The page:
MSGNetworks.com: There were interesting storylines that came out of the Devils’ loss to the Senators on Thursday. Obviously, the team’s three-game winning streak came to an end, but there were also the extras surrounding Taylor Hall and Alex Burrows.
We’ve seen incidents in recent weeks with the likes of Burrows, Radko Gudas and Brad Marchand taking liberties with Devils players. Is this something the team has to address in the future?
Ken Daneyko: It’s very difficult from a standpoint that there’s no more policing the game on the ice anymore. That’s the way it’s gone. So you can banter about it all you want, but because of the direction the NHL has been going in — and I don’t always like it — but it is what it is: it’s up to the league to protect players to the best of their ability, whether that’s with a suspension or whatever it may be.
The points in the standings right now are too important, so referees have to be a little more on top of it. With Burrows, it should have been a five-minute major and a game misconduct, not a double-minor. Unfortunately, every team complains about calls and that’s where the league certainly has to address that. You just have to hope that the refs make the right decisions and right calls out there. For me, it’s not just about the suspension. Sure, Burrows is going to get suspended, but it’s about making the right call on the ice when an incident happens.
Ottawa’s Alexandre Burrows suspended ten games for serving as an aggressor/ kneeing New Jersey’s Taylor Hall. https://t.co/yNb4Wp7z5A
— NHL Player Safety (@NHLPlayerSafety) February 8, 2018
The refs have to get it right and they have not a lot of times this season, not just with the Devils. They’ve got to collaborate, you’ve got four guys on the ice. Whether it was the flying elbow with Marchand, whether it was the knee with Burrows, the team needs to have the benefit of the correct call right then and there. Simply put: the officials have to be better and that’s the bottom line.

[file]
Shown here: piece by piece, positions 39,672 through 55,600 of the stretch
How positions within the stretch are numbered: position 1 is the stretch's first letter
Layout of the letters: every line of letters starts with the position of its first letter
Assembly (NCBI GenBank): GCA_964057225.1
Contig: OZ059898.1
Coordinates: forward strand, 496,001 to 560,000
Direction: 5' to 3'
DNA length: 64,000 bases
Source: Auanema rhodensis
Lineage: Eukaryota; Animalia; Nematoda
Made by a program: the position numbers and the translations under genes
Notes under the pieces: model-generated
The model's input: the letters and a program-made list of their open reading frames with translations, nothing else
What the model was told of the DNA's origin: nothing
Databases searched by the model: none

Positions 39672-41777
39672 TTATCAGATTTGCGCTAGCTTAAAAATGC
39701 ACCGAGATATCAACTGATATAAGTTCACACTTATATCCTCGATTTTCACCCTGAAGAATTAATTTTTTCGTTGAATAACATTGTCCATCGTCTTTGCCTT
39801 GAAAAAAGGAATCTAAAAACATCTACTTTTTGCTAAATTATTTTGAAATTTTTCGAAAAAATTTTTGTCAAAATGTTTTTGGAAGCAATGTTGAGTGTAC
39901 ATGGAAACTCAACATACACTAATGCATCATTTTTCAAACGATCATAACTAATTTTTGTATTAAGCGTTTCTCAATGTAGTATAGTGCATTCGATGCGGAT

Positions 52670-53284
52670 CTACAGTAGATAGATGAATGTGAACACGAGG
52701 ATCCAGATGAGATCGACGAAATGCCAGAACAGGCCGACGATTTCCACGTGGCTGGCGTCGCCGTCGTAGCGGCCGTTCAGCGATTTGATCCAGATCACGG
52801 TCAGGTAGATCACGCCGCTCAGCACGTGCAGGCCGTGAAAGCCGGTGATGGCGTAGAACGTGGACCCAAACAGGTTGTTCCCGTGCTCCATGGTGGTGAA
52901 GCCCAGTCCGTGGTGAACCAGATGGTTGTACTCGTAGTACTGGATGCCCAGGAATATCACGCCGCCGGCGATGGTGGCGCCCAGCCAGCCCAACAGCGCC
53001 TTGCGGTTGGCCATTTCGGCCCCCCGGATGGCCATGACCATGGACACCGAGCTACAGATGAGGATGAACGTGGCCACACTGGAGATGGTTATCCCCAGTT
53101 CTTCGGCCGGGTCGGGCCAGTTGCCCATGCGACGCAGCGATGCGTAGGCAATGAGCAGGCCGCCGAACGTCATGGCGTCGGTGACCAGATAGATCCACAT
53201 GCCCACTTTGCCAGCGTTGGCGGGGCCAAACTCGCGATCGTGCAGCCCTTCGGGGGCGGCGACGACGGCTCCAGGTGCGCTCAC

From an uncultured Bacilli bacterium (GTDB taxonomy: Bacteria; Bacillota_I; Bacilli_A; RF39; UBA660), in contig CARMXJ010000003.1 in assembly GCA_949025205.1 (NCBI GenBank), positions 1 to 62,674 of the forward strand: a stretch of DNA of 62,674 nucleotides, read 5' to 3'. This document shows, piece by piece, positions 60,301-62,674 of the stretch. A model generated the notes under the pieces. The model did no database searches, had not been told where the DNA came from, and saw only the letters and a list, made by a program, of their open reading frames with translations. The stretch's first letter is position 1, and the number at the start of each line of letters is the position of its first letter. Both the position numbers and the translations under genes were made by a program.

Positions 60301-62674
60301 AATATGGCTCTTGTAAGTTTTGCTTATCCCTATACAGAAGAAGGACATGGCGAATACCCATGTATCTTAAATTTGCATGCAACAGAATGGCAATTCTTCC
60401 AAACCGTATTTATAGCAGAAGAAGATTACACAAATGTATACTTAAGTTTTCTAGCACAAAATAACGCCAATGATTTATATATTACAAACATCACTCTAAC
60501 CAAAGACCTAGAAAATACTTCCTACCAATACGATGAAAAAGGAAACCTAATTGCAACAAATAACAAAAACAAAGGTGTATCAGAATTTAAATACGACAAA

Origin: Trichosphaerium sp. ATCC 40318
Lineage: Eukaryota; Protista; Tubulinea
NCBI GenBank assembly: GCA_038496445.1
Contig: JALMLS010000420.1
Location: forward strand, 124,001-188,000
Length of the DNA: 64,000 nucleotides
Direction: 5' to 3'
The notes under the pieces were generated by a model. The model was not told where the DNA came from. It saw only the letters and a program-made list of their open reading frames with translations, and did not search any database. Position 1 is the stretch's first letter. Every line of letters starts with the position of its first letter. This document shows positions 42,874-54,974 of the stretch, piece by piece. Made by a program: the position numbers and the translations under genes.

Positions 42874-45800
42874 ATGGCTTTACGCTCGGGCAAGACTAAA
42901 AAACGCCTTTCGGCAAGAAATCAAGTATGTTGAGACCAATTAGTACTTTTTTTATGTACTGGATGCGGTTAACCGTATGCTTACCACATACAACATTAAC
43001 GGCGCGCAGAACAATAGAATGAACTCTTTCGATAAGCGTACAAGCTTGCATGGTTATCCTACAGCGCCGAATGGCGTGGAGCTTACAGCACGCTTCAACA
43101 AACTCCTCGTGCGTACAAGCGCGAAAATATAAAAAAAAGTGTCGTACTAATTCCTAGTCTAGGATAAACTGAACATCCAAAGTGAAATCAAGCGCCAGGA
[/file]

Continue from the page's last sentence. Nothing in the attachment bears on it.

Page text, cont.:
Ottawa's Alex Burrows can't take getting flattened by Taylor Hall, so he tackles him and then knees him in the head twice.
To me, it’s a double-edged sword. The Devils have addressed incidents like this all year long. I wouldn’t say the team is overly physical by any estimation, but they’ve answered the bell every time. They stick together and we’ve seen guys like Travis Zajac, Nico Hischier and Jesper Bratt confront opposing teams along the way. Fortunately, Taylor Hall is OK and he did what leaders do – he made a big hit, he drew a power play and scored the goal on the power play.
Sometimes it’s a fine line. I’m old school, but I’ve also evolved with the times. The points are too important and the Devils are in a fight for their lives for a playoff spot. The main focus has to be on getting victories, not getting retribution.
MSGNetworks.com: You mentioned about walking that ‘fine line.’ When you’re on the ice, how do you balance the idea of protecting your teammate, but also not taking a bad penalty at the same time? Is it instinct that makes you go out and defend your teammate against an opponent taking liberties?
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Ken Daneyko: I think it is instinct and that everything happens so quickly. Players don’t see what transpires all the time. Sometimes it can’t be addressed right away like you saw with Travis Zajac and Radko Gudas. He felt that liberties were taken on Kyle Palmieri and he went out on the next shift and made Gudas answer for it.